Magazine Article | March 8, 2017

Why Xellia Revived A Shuttered Pharma Facility

Source: Life Science Leader

By Camille Mojica Rey, Contributing Writer
Follow Me On Twitter @CamilleReyATX

As he walked through the former home of Ben Venue Laboratories, Niels Lynge Agerbæk didn’t see the previous failures the facility had endured. No GMP violations. No recalls. No FDA-required supervision of drugs in critically short supply. Agerbæk saw only the “good bones” of buildings with lots of potential. He also saw a way for his company, Xellia Pharmaceuticals, to get its products to market faster than if they were to build a much-needed facility from the ground up. “We needed additional capacity to get our products to market.”

Resuscitating a previously used facility is not an easy — nor an inexpensive — task. “There are a lot of unknowns when you start up a facility like this. You shouldn’t do it if you are coming from a cost-saving perspective,” says Agerbæk, Xellia Cleveland’s general manager. The company purchased four of five buildings that once made up Ben Venue Laboratories in Bedford, a suburb of Cleveland. (The other building at the site houses Hikma’s West-Ward Pharmaceuticals.)

Despite the risk of finding costly construction or equipment problems, Agerbæk and his colleagues have been pleasantly surprised by the conditions of the facility and how well it was maintained during its closure. While the site lay dormant, its owners kept a skeleton crew of maintenance workers on-staff until it was sold. “We are upgrading sterility to bring it to the highest necessary level, and there have been no major downsides.”

"There are a lot of unknowns when you start up a facility like this."

Niels Lynge Agerbæk, General Manager, Xellia Cleveland

Agerbæk and his team are one year into a two-year plan to bring the plant, which was closed in 2013 and now operates under a modified consent decree with the FDA, back into compliance and again begin manufacturing operations. Xellia got one step closer to that goal in November when the company received clearance from the FDA to begin packaging and distributing its drug products at the facility.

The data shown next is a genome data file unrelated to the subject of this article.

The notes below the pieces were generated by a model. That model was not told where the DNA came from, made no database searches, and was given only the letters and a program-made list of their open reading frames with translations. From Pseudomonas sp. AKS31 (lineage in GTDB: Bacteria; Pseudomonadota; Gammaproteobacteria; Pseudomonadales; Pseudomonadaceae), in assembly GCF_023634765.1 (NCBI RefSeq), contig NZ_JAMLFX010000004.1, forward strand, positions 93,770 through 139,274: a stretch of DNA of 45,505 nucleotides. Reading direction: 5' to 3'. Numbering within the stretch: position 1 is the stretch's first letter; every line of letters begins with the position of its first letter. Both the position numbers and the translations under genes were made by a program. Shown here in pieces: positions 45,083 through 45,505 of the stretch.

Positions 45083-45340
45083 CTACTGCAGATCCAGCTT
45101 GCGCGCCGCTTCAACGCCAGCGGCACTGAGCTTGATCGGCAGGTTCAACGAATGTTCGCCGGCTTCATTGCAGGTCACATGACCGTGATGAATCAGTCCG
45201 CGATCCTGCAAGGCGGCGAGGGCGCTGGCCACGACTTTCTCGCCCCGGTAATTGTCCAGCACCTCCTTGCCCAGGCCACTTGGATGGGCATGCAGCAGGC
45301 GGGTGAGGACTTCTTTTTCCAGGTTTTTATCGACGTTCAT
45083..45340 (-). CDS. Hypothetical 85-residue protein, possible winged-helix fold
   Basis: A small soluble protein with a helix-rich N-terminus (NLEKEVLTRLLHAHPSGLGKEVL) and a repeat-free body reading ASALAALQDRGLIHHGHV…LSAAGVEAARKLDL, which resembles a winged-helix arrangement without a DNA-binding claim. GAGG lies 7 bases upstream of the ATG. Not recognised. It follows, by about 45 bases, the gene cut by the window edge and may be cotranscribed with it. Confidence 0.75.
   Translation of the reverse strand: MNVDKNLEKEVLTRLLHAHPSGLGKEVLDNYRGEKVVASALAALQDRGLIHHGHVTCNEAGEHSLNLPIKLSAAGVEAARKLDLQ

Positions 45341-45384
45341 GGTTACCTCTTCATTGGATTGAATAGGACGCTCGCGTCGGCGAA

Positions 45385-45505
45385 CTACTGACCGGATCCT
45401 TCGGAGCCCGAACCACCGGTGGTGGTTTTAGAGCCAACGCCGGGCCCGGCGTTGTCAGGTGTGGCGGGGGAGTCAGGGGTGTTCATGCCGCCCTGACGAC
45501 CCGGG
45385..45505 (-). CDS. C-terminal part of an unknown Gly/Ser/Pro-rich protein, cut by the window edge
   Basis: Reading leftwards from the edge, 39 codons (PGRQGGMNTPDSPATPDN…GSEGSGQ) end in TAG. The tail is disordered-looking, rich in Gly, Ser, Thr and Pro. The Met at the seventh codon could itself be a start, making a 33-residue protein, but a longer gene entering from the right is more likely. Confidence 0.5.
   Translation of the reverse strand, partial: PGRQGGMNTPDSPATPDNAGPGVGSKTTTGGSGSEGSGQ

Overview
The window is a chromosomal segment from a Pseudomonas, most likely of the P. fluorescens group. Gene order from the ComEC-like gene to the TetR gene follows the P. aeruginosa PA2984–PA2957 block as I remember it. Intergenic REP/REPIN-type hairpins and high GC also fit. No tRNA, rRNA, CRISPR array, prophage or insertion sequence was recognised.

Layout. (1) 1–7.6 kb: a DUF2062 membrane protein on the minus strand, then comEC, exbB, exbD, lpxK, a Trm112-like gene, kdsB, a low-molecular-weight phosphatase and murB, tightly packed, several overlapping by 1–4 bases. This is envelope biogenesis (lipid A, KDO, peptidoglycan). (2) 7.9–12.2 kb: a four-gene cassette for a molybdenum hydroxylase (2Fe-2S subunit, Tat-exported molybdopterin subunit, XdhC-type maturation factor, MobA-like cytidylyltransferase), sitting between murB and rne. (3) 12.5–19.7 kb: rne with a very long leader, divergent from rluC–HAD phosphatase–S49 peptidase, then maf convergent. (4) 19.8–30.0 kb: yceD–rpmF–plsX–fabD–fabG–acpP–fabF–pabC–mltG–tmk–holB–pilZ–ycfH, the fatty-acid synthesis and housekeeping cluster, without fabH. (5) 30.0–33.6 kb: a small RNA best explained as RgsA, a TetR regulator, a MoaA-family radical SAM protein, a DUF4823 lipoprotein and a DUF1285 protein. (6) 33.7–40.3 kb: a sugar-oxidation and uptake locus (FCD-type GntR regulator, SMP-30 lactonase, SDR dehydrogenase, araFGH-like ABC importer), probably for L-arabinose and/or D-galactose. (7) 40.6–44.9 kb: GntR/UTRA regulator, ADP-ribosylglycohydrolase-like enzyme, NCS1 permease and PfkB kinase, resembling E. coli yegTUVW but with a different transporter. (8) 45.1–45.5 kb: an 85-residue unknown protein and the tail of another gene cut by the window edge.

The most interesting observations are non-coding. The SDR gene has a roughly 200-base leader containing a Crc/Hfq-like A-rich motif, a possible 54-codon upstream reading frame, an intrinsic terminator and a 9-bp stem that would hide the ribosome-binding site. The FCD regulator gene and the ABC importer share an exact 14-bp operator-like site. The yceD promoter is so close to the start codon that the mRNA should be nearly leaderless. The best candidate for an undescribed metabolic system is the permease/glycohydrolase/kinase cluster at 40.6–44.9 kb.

Xellia is a specialty pharmaceutical company that mainly produces injectable treatments for serious and often life-threatening infections caused by multidrug resistant strains of bacteria. The U.S. market represented 40 percent of the company’s sales in 2015, and demand for Xellia’s products is growing. “The two years required to bring the old facility back online is about half the time it would take to build one from the ground up,” Agerbæk says.

Once operational, Xellia Cleveland will be one of the largest sterile drug manufacturing facilities in the country. Agerbæk’s current team of 107 employees is expected to grow to 170 by the time production begins in 2018. The Bedford site will be the second U.S. facility for the Denmark-based company, which already has its U.S. headquarters in Raleigh, NC.

Agerbæk, who has been in charge of production facilities in Denmark and China, is well-suited to lead the painstaking work now going on in Bedford. Once the renovations are complete, he says, the facility will be indistinguishable from a brand-new one. “We are treating everything as if we are building it from scratch.” All equipment goes through commissioning and validating as if it had just arrived at the facility. Any equipment that doesn’t meet the highest current standards is replaced. Even the buildings’ plumbing and electrical systems have been regenerated. “We are not taking any shortcuts,” he says.